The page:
Wednesday, 23 January, 2019

Canada's PM Trudeau pledges money, new law for pipeline project

Canada's PM Trudeau pledges money, new law for pipeline project Canada's PM Trudeau pledges money, new law for pipeline project
Melinda Barton | 16 April, 2018, 18:28

In a statement Sunday, Kinder Morgan said it will not issue any more updates on the status of consultation on the project until it has reached a definitive agreement by May 31.

"We are going to get the pipeline built".

Prime Minister Justin Trudeau reiterated to reporters Sunday that First Nations were consulted before construction began.

Trudeau, speaking after an emergency summit with the premiers of Alberta and British Columbia, said "we are actively pursuing legislative options that will assert and reinforce the government of Canada's jurisdiction in this matter".

The project was reportedly approved by the federal government in 2016.

The prime minister revealed few details on the planned legislation and upcoming financial discussions, but he did share that the closed door talks between Morneau and Kinder Morgan "are happening" in Calgary, Toronto, Houston and NY.

"In principle, I don't believe it's the role of government to run a pipeline", said Perrin Beatty, president and chief executive officer of the Canadian Chamber of Commerce.

However Beatty, a former Conservative federal cabinet minister, added that if the government "has no choice" but to take a stake in the project, it should "make it clear that the investment is short term and that it will divest its share once the project proceeds".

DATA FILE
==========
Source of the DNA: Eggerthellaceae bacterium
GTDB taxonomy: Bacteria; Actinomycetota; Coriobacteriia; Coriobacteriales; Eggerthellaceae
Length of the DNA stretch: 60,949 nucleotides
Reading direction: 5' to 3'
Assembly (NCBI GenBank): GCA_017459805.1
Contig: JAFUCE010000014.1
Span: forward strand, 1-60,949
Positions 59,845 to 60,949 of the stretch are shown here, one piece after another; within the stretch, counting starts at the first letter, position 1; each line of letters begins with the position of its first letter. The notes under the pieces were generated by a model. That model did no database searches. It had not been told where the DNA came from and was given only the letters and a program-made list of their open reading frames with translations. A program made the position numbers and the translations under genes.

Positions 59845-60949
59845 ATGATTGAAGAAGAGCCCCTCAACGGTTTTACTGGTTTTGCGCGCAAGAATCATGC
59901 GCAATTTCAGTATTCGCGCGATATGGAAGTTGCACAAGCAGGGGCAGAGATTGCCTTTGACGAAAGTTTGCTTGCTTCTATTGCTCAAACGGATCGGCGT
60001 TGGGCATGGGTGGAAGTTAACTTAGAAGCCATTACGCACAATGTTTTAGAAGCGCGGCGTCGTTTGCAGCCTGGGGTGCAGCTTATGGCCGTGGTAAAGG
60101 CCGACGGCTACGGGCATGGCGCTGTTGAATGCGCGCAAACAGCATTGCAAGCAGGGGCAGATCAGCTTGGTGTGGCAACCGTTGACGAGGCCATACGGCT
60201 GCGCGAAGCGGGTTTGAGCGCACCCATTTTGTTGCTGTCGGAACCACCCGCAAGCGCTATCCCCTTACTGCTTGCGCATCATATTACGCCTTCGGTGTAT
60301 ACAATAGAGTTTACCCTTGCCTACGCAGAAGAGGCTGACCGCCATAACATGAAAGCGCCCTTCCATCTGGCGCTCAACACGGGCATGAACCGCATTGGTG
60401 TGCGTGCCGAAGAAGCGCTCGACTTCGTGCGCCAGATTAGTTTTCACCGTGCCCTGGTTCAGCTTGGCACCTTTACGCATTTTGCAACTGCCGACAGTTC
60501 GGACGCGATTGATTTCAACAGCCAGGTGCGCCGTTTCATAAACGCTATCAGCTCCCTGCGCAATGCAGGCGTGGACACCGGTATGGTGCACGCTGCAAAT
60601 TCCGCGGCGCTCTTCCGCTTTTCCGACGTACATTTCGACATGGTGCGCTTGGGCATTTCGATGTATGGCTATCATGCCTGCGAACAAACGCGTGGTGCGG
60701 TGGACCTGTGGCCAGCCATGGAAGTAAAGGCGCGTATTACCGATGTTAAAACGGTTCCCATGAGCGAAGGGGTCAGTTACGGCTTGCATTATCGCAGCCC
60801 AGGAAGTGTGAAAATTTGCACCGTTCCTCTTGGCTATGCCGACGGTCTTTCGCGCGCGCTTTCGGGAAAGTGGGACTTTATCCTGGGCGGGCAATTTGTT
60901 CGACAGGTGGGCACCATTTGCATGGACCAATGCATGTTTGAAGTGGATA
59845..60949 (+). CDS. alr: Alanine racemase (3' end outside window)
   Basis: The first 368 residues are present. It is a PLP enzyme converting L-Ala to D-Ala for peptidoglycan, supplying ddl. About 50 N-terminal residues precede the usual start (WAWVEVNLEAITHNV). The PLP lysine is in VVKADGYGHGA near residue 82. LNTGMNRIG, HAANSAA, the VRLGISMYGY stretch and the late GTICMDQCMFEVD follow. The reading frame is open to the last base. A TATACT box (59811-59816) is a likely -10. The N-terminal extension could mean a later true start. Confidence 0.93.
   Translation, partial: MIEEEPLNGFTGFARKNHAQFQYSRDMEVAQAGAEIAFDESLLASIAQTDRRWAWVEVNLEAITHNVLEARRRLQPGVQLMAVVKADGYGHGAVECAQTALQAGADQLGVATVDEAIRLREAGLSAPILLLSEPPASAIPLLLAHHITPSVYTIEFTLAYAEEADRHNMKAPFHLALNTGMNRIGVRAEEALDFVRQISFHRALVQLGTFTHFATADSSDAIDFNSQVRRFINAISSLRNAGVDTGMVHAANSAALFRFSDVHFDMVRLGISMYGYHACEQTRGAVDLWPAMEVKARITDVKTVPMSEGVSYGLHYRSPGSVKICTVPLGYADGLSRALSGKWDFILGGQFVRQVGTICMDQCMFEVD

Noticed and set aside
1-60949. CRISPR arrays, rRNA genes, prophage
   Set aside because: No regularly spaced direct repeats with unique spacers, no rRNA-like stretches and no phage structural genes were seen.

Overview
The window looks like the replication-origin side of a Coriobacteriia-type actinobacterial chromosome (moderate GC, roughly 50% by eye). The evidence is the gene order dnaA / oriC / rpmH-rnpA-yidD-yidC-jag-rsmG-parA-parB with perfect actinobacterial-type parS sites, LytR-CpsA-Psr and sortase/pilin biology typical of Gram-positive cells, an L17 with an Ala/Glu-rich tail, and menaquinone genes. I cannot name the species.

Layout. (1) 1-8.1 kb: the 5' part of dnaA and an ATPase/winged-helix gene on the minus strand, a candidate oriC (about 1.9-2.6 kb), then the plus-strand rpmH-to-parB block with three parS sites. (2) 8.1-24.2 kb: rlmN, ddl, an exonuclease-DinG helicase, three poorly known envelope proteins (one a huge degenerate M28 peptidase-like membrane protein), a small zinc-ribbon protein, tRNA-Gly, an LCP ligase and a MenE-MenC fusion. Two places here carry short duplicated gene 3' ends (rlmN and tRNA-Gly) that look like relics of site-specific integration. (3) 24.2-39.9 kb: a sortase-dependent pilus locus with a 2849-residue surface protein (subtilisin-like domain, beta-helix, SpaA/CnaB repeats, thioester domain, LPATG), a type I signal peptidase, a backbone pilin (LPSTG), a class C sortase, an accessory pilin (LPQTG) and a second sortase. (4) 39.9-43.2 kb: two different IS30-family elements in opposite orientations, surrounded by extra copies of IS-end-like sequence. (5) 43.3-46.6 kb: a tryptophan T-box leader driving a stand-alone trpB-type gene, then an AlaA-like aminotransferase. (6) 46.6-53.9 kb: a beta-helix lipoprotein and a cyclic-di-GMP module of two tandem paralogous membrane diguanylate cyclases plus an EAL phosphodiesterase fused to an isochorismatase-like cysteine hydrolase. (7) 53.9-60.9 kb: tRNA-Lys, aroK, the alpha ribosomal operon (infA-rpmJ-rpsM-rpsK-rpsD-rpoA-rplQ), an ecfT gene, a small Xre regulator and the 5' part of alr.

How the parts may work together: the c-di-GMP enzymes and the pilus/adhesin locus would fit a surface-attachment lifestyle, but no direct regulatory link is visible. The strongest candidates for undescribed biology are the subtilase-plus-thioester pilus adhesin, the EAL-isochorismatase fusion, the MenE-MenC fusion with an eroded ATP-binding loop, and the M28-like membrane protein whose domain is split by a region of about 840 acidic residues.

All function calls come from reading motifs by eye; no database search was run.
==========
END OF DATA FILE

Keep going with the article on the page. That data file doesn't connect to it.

In an op-ed for The Globe and Mail on Thursday, Phillip said that Canada could have an "Oka-like crisis" on its hands if Trudeau tries to force the pipeline through.

"We do not want to kick the can down the road, for example, until we have another $2 billion in the project", he said.

Kenney warned new federal legislation can be challenged in court.

"It's important to highlight that this is not about punishing British Columbians".

Quebec has already signalled its concerns with a federally imposed solution to the pipeline political logjam.

"The federal government has a responsibility to bring Canadians together and to do things that are in our national interest".

Kenney said if the federal government was serious about resolving the deadlock, the simplest thing to do would have been to withhold infrastructure and job funding for B.C. indefinitely.

Trudeau's meeting with B.C. Premier John Horgan, who opposes the project, and Alberta Premier Rachel Notley, who desperately needs the pipeline, produced no compromise between the two provincial leaders who have taken to issuing threats and counter-threats to each other over the last week. "It's just going to stiffen the back of Horgan".

Speaking before the meeting, a federal government source said past examples of help included a bailout of the auto industry in 2009, federal loan guarantees for a hydro-electric project and Ottawa's investment in an offshore energy project.

"Kinder Morgan can not proceed without the consent of the First Nations along its path, so many of which oppose it", said Grand Chief Stewart Phillip, president of the UBCIC, in a press release from February 8.

Day said taking a position "that threatens Oka 2.0 is completely irresponsible".

Coldwater First Nation near Merritt, B.C. declined to sign a deal to allow Kinder Morgan to expand the existing pipeline on its territory, Chief Lee Spahan told APTN in an interview.

"In a democratic society, if you don't like the laws that are in place, you work to change them". "This project has passed all of the environmental, legal and constitutional requirements". "What he is ignoring is that we are the uncertainty", said Will George, an organizer with Protect the Inlet from Tsleil-Waututh First Nation, in a press release Sunday.

Beatty had harsh words for the B.C. government's opposition to the pipeline project.